Adam: Yeah, and one of the reasons that, again, that production has increased but wages have stagnated and in some cases gone down, it’s because of the erosion of labor protections. One article published in January 2022, researchers Colleen Boyle and Eric Dirnbach calculated the amount of money the gap between wages and productivity is costing workers in real dollars. In 2017 alone, they determined, U.S. production and nonsupervisory workers together lost a combined income of $1.78 trillion. A good portion of this money went toward increased dividend payments to shareholders — a tremendous wealth transfer from the poor to the wealthy. Not unrelatedly, union participation has declined. And a lot of the anti-labor attitudes that these talking points are popular with, let’s just be honest here, like white men, oftentimes have low opinions of unions relative to people of color, relative to women, because of partisan ally-ship, is that these people are shooting themselves in the foot because largely, these sparks and steam factory jobs aren’t the jobs they’re going to be getting, those aren’t the jobs they’re going to be taking themselves, a third of the country is, of course, white men, and they need to understand that this kind of glamorized version of labor is largely not reflective of the current realities of our economy, and that all labor, regardless of what it is, or regardless of its aesthetic properties, should be unionized. Because again, why wouldn’t it, and again, the jobs we now romanticize as kind of being intrinsically lending themselves to unionization, that was not the case 100 years ago, they had to fight for that, the whole image is itself based on a tautology, but a lack of historical understanding of how those sparks and the steam jobs gained that image in our head.
Nima: The next talking point we want to discuss, Adam, is one of my personal favorites, the, ‘it’s good for some but not for you, the unions make sense, sure, for certain industries, but not the one you’re in,’ or if you are talking to a co worker who opposes unionization, ‘not the one we’re in together.’ ‘It makes sense for others, but not this one.’
Adam: Yeah. Which is again, just like unions used to make sense 50 years ago, this is a close cousin. This is one that’s incredibly convenient. It’s also very popular with CEOs themselves, that they will oftentimes say, including CEO of Starbucks, Howard Schultz, they’ll say, ‘I support unions in certain industries but in our particular business,’ right? Out of all the gin joints in all the towns and all the world. They coincidently, you know, it’s what’s The Simpsons, you know, there’s an orb directly in your kitchen, right? Like out of all the places in the world, there happened to be this particular industry I have, unionization doesn’t make sense, and this is very popular with Starbucks, REI, Amazon, and unfortunately, a lot of nonprofits kind of use this line, right? That because of the sort of inherently altruistic nature, political campaigns will use this line when political workers, campaign workers try to unionize, right? Oh, we’re basically a charity. But that’s bullshit, you know, especially when the guy who’s running these things is making half a million dollars or $200,000, which a lot of nonprofits that’s the case, trust me, in that case, they can afford it. This is not volunteering at a soup kitchen. This may not be quote-unquote, “for profit,” but it is a business and all businesses should have unionized labor.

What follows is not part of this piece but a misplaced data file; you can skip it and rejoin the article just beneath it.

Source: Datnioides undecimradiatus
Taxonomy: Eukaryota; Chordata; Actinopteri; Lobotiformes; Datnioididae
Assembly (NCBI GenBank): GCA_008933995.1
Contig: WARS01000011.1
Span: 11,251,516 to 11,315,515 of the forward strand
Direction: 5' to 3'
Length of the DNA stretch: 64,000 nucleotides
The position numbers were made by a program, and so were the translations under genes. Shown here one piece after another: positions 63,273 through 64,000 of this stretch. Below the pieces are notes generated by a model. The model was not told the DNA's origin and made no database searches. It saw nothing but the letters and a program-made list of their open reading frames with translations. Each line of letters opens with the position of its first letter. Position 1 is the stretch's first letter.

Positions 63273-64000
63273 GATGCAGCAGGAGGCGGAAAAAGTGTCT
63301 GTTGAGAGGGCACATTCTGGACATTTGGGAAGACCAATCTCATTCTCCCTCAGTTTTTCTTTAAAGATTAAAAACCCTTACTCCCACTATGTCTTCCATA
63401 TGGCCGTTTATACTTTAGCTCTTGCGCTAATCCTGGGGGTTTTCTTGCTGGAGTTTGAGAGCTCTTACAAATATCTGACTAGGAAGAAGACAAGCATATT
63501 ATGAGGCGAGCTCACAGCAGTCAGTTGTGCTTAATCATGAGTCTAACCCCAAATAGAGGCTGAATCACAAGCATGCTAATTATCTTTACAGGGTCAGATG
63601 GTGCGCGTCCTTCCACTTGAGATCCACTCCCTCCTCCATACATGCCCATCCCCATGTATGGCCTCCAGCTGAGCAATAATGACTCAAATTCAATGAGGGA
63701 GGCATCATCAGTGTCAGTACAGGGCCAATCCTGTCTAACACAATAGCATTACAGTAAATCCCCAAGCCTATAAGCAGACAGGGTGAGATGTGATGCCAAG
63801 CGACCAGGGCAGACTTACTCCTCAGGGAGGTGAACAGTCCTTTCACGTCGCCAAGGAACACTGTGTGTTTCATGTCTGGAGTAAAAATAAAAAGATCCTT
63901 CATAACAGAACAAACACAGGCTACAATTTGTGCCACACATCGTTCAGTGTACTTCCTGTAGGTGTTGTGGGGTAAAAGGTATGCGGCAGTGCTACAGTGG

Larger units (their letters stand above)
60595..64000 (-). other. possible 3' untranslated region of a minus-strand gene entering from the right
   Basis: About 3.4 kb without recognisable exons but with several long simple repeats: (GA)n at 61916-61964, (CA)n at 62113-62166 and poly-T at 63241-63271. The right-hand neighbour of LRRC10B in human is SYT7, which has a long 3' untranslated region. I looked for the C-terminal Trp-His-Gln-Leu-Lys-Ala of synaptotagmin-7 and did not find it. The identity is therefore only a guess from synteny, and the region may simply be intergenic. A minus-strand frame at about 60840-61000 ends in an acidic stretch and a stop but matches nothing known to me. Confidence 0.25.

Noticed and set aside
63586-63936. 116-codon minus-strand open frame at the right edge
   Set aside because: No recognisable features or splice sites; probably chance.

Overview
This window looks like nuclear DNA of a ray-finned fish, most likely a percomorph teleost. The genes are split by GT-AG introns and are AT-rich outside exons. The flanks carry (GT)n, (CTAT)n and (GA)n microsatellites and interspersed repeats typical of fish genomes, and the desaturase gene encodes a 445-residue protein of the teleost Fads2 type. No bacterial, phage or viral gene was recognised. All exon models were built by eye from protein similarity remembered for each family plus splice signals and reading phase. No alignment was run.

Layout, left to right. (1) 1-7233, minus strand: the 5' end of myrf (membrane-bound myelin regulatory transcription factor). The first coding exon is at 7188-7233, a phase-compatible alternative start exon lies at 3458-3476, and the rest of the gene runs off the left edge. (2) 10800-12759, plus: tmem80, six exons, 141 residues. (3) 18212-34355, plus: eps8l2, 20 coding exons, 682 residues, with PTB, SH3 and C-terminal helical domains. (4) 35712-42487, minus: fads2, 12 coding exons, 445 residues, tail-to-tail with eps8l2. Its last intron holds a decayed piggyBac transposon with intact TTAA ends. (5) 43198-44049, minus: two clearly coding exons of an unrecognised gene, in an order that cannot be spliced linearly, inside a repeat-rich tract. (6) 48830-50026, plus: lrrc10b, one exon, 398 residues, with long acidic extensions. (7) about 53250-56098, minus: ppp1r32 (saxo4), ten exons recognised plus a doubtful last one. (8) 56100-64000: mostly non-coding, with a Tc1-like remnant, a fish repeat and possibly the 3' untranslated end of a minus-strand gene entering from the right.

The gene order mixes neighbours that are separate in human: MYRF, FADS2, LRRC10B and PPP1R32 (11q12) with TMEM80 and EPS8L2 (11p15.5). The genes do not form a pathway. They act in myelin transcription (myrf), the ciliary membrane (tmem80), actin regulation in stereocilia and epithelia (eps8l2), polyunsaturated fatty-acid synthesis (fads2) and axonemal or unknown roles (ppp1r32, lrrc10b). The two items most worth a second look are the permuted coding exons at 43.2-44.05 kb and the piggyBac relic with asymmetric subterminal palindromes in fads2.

Nima: Now, we’ve heard this talking point for well over a century. We’ve mentioned this before on the show, but it bears repeating that Andrew Carnegie, the late 19th-century steel tycoon, robber baron, made a show at certain point of his career of being pro-union, actually making pro-union statements, for example, in 1886, he wrote this, quote, “My experience has been that trades-unions upon the whole are beneficial both to labor and capital,” unquote. Cool, taken in isolation that sounds great. But of course, Carnegie also hired strikebreakers to break strikes, right? To oppose the thing that labor unions sometimes do, and so his crackdowns on union power — I don’t know — somewhat undermine some of the pro-union statements that he has made. Also the godfather of anti-union propaganda, Walmart founder Sam Walton, has expressed similar sentiments hinting at, sure, you know, unions can be good, ‘They really can be good, but it just doesn’t make sense when you’re talking about Walmart.’